The state could deny Carolina Sunrock’s application if it finds that the operation would violate any of seven criteria. That includes an “unduly adverse effects on potable groundwater supplies, wildlife, or fresh water” or a “direct and substantial physical hazard to public health and safety.”

Randy Hester’s father is among the dozens of family members buried under a copse of maple trees. “Steward the land,” reads the tombstone. “That’s what my dad taught me,” Hester said. (Photo: Lisa Sorg)

If DEQ does approve the permit, residents will have fewer opportunities for recourse. State lawmakers have made it more difficult for concerned residents to halt an operation once it receives a permit. As of 2017, all existing mining permits and any newly issued mining permits are to be issued for the life of the site or lease term, usually 50 years.

In geological time, a half-century is a blip. But for long-time residents of Prospect Hill, the quarry could outlast them. At his family cemetery, Randy Hester pointed to a copse of red maples, planted by his ancestors, and his father’s grave, etched with the words “Steward the Land.”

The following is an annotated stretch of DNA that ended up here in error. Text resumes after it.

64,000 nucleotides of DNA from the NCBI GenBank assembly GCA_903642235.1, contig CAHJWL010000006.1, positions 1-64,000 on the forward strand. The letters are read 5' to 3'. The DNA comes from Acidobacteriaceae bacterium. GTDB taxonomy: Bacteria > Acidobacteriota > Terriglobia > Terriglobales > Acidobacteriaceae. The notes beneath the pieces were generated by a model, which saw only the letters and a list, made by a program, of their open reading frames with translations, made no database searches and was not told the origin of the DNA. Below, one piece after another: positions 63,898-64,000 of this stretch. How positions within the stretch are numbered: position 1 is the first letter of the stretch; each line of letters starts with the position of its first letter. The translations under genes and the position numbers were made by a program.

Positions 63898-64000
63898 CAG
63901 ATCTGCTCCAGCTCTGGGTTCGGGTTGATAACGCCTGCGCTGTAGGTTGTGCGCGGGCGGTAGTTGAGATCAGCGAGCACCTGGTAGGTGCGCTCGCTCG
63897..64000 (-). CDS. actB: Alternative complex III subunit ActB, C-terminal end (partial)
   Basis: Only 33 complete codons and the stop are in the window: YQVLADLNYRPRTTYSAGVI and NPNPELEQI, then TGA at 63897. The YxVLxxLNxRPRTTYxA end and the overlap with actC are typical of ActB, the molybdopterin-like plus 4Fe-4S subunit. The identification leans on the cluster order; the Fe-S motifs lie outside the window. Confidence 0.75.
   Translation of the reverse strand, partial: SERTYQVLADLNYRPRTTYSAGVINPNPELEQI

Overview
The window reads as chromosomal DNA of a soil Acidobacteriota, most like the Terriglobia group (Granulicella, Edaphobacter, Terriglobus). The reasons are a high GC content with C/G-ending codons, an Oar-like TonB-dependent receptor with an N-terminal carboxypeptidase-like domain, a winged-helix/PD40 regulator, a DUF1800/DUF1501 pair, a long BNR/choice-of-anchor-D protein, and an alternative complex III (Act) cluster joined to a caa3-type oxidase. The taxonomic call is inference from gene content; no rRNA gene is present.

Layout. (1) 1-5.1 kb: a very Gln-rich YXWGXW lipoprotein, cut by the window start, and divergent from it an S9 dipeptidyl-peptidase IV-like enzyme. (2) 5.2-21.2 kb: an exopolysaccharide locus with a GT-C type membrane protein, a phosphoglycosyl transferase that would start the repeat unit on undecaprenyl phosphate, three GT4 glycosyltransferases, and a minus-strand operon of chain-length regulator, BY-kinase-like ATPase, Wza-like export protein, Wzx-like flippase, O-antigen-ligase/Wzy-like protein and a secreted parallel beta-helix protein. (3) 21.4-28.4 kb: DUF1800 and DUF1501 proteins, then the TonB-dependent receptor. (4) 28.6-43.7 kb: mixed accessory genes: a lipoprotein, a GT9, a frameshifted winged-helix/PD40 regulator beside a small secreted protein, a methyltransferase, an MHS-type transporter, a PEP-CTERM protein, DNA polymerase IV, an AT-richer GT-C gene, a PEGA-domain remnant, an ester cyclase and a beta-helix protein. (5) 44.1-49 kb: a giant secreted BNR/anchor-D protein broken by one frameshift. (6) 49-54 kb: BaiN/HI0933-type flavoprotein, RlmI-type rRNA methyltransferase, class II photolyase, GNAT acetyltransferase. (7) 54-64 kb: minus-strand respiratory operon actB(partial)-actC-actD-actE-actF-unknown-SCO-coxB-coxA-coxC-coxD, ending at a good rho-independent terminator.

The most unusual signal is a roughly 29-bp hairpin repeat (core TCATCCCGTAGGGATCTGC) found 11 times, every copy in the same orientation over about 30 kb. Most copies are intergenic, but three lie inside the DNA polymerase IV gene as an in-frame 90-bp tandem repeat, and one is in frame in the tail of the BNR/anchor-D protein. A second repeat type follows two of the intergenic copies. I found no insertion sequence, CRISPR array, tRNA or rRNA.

“That’s what he taught me,” Hester said.

Hester headed home in his truck, maneuvering the switchbacks that run near the proposed site. Suddenly, he hit the brakes. “Are those turkeys?” Yes, a dozen wild turkeys had gathered in a field, gleaning the last of a crop.

“If beauty counted for something,” Hester said,  “we’d have a chance.”

Behind his father’s grave in the family cemetery, Hester shows where he and his wife will be buried someday. (Photo: Lisa Sorg)

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Lisa Sorg
Lisa Sorg

Assistant Editor and Environmental Reporter Lisa Sorg helps manage newsroom operations while covering the environment, climate change, agriculture and energy.